HomeThe MarketSubaru celebrates 50 years powered by ‘boxers’

Subaru celebrates 50 years powered by ‘boxers’


Subaru 1000
1966 Subaru 1000 | Subaru photos

When you think of a Subaru, a few things automatically come to mind: Rallycross, all-wheel drive and the legendary “boxer” engine that sets it apart. This year, Subaru celebrates the 50th anniversary of its horizontally opposed engine, dubbed the boxer because its piston action resembles the punch-counterpunch motion of opposing boxers’ fists.

On May 14, 1966, the boxer was introduced with the Subaru 1000. The first boxer didn’t quite pack a Rocky Balboa-sized punch, though, managing just 54 horsepower for pulling the compact passenger sedan around.

Subaru driver tests 2016 WRX STI before RallyCross

Since the Subaru 1000 was initially released on the streets, the model is recognized as one of the most important production cars for the manufacturer, resulting in more than 16 million boxer engines powering Subaru models during the past 50 years.  A boxer engine is found in every Subaru model available today.

The boxer design was first patented in 1896 by Karl Benz of Germany, and it has been adapted by many nameplates over the years, most famously in air-cooled Volkswagen and Porsches, but also by Alfa Romeo, Lancia, Citroen, Chevy, Ford and Ferrari.  Porsche and Subaru are the ones that still embrace the boxer.

Having used the four-cylinder boxer for 50 years, Subaru has developed turbocharged variations that include 1.6-liter, 2.0-liter and 2.5-liter engines. Subaru also has developed six-cylinder versions in 3-liter and 3.6-liter displacements, as well as diesel versions in various sizes.

The boxer engine differs from the traditional inline or V-configuration engines in that it places the pistons and crankshaft on a flat, horizontal plane. The opposing pistons work to cancel out the forces of each other, which results in less engine vibration and enables a solid internal balance so that the engine smoothly accelerates to its highest rotations per minute.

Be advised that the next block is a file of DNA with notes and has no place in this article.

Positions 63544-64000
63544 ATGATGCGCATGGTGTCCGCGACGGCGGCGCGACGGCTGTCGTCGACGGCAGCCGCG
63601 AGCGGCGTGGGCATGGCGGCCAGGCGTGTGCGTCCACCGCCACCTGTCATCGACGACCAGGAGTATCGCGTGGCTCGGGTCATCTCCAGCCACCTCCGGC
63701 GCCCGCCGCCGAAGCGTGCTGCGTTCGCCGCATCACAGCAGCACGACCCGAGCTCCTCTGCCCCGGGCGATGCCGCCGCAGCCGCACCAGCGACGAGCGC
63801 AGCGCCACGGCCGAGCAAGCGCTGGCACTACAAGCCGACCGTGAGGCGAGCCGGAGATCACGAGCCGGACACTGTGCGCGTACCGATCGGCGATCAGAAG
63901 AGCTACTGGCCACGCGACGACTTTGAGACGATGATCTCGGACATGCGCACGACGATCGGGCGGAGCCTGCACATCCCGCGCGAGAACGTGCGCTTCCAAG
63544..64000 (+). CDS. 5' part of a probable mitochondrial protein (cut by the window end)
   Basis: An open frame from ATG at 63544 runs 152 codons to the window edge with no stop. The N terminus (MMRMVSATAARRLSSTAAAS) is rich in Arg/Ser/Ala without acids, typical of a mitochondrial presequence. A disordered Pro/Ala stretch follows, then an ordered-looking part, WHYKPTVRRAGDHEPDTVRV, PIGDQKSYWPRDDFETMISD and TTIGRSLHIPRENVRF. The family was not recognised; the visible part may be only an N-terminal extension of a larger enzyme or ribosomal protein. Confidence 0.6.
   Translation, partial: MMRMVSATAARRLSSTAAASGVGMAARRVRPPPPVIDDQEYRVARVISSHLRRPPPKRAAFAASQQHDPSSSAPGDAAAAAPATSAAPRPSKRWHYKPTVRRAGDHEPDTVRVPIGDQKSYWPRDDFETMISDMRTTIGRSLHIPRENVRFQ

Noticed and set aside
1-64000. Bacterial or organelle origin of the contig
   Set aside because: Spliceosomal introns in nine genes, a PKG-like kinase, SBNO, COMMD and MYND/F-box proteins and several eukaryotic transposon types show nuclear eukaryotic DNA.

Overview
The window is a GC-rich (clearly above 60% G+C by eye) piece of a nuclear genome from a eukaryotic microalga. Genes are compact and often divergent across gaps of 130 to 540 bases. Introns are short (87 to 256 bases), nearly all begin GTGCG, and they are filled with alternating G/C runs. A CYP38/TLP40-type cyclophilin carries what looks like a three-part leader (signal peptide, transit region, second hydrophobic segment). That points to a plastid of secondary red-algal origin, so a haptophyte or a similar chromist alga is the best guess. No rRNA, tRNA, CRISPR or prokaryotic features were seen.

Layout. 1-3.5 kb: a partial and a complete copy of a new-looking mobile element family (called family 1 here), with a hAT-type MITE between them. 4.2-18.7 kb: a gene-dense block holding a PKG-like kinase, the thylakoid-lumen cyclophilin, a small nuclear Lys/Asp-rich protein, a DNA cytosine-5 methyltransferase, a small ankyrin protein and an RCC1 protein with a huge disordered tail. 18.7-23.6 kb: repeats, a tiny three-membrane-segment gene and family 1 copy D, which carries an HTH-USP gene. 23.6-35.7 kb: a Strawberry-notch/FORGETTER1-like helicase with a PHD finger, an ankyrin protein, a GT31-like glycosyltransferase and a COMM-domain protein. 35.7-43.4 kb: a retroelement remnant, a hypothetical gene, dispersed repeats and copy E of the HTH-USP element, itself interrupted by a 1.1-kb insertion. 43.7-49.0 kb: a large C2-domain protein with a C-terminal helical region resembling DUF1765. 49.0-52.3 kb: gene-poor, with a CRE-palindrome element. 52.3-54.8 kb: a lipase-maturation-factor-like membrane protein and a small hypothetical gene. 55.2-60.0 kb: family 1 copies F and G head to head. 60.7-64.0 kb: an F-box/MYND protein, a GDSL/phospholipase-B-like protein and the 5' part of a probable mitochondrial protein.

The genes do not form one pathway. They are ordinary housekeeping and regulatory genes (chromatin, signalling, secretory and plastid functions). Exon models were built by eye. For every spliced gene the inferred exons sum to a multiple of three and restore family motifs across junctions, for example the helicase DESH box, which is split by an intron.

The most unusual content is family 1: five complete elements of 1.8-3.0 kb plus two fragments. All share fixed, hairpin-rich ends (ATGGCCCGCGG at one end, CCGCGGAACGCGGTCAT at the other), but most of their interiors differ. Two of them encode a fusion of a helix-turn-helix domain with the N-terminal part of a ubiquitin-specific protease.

2016 New-generation boxor engine

Due to its design, the boxer engine sits lower in the engine bay, producing a lowered center of gravity that ultimately benefits the vehicle’s overall handling, and according to Subaru, which makes the car safer as well.

In a recent press release, Subaru said the boxer engine plays a key role in one of the automaker’s other signature attributes: its all-wheel drive platform.  Subaru’s AWD works with the symmetrical layout of the drivetrain, which allows a balanced weight distribution aided by the boxer engine. Subaru notes that the layout delivers “excellent performance, both in terms of high-speed stability and under cornering.”

The combination of the boxer engine and AWD platform lead to Subaru’s fame in the world of Rallycross. The boxer-powered Subaru race cars seemed to “float like a butterfly and sting like a bee,” (to paraphrase another famous boxer, Muhammed Ali) earning three World Rally Championships between 1995 and 2003 with various versions of the Impreza WRX STI.

As with many other race cars throughout history, the victories led to a road-going production car, the popular Impreza WRX, powered by the boxer. Subaru’s boxer is also credited with the success of the Toyota GT 86, more recently recognized as the Scion FR-S and Subaru BRZ. BRZ stands for “Boxer engine, Rear-wheel drive, Zenith.”

Despite its original 54 horsepower output in 1966, the boxer has powered Subaru through the past 50 years and there is no telling where the punches will land in the next 50.

Nicole James
Nicole Jameshttp://nicoleellanjames.com/
Nicole James has been involved in the automotive world her entire life. Her dream car is a 1965 Shelby Daytona Coupe. She currently drives a 2005 Mustang affectionately known as Marilyn and uses the car to participate in track events, car shows, and explore the world around her. Nicole joined the ClassicCars.com Content and Marketing team in 2014. Nicole is an automotive journalist and the creator of Pretty Driven - an online source for car culture and news for millennials, as well as a contributor for ClassicCars.com. Follow Nicole on Instagram and Facebook - @Nicoleeellan

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